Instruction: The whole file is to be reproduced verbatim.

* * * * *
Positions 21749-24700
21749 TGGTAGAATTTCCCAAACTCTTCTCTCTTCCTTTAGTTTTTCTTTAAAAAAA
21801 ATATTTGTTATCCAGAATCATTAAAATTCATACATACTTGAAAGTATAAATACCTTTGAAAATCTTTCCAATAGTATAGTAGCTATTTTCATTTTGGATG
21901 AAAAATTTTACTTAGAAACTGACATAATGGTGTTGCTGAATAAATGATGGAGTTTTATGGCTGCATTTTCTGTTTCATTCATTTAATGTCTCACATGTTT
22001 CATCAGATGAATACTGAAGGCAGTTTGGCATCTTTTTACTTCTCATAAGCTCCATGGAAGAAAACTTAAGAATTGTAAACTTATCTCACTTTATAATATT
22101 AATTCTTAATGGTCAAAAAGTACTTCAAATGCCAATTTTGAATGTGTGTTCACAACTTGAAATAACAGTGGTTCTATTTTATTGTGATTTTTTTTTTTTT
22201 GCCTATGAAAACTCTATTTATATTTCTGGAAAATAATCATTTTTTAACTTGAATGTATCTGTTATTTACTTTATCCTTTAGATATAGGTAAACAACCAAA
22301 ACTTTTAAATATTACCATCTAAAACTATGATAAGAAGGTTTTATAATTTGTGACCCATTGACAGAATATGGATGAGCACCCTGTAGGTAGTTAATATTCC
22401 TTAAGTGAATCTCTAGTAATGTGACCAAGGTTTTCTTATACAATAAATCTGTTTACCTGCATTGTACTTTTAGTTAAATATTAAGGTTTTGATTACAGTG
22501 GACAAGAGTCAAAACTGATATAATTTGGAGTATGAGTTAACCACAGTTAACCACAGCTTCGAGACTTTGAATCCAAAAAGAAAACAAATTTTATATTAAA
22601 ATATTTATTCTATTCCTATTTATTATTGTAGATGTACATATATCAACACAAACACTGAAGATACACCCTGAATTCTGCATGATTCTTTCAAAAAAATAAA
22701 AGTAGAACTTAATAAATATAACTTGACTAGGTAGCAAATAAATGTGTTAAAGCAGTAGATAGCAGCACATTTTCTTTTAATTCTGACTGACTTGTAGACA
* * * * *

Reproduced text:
Positions 21749-24700
21749 TGGTAGAATTTCCCAAACTCTTCTCTCTTCCTTTAGTTTTTCTTTAAAAAAA
21801 ATATTTGTTATCCAGAATCATTAAAATTCATACATACTTGAAAGTATAAATACCTTTGAAAATCTTTCCAATAGTATAGTAGCTATTTTCATTTTGGATG
21901 AAAAATTTTACTTAGAAACTGACATAATGGTGTTGCTGAATAAATGATGGAGTTTTATGGCTGCATTTTCTGTTTCATTCATTTAATGTCTCACATGTTT
22001 CATCAGATGAATACTGAAGGCAGTTTGGCATCTTTTTACTTCTCATAAGCTCCATGGAAGAAAACTTAAGAATTGTAAACTTATCTCACTTTATAATATT
22101 AATTCTTAATGGTCAAAAAGTACTTCAAATGCCAATTTTGAATGTGTGTTCACAACTTGAAATAACAGTGGTTCTATTTTATTGTGATTTTTTTTTTTTT
22201 GCCTATGAAAACTCTATTTATATTTCTGGAAAATAATCATTTTTTAACTTGAATGTATCTGTTATTTACTTTATCCTTTAGATATAGGTAAACAACCAAA
22301 ACTTTTAAATATTACCATCTAAAACTATGATAAGAAGGTTTTATAATTTGTGACCCATTGACAGAATATGGATGAGCACCCTGTAGGTAGTTAATATTCC
22401 TTAAGTGAATCTCTAGTAATGTGACCAAGGTTTTCTTATACAATAAATCTGTTTACCTGCATTGTACTTTTAGTTAAATATTAAGGTTTTGATTACAGTG
22501 GACAAGAGTCAAAACTGATATAATTTGGAGTATGAGTTAACCACAGTTAACCACAGCTTCGAGACTTTGAATCCAAAAAGAAAACAAATTTTATATTAAA
22601 ATATTTATTCTATTCCTATTTATTATTGTAGATGTACATATATCAACACAAACACTGAAGATACACCCTGAATTCTGCATGATTCTTTCAAAAAAATAAA
22701 AGTAGAACTTAATAAATATAACTTGACTAGGTAGCAAATAAATGTGTTAAAGCAGTAGATAGCAGCACATTTTCTTTTAATTCTGACTGACTTGTAGACA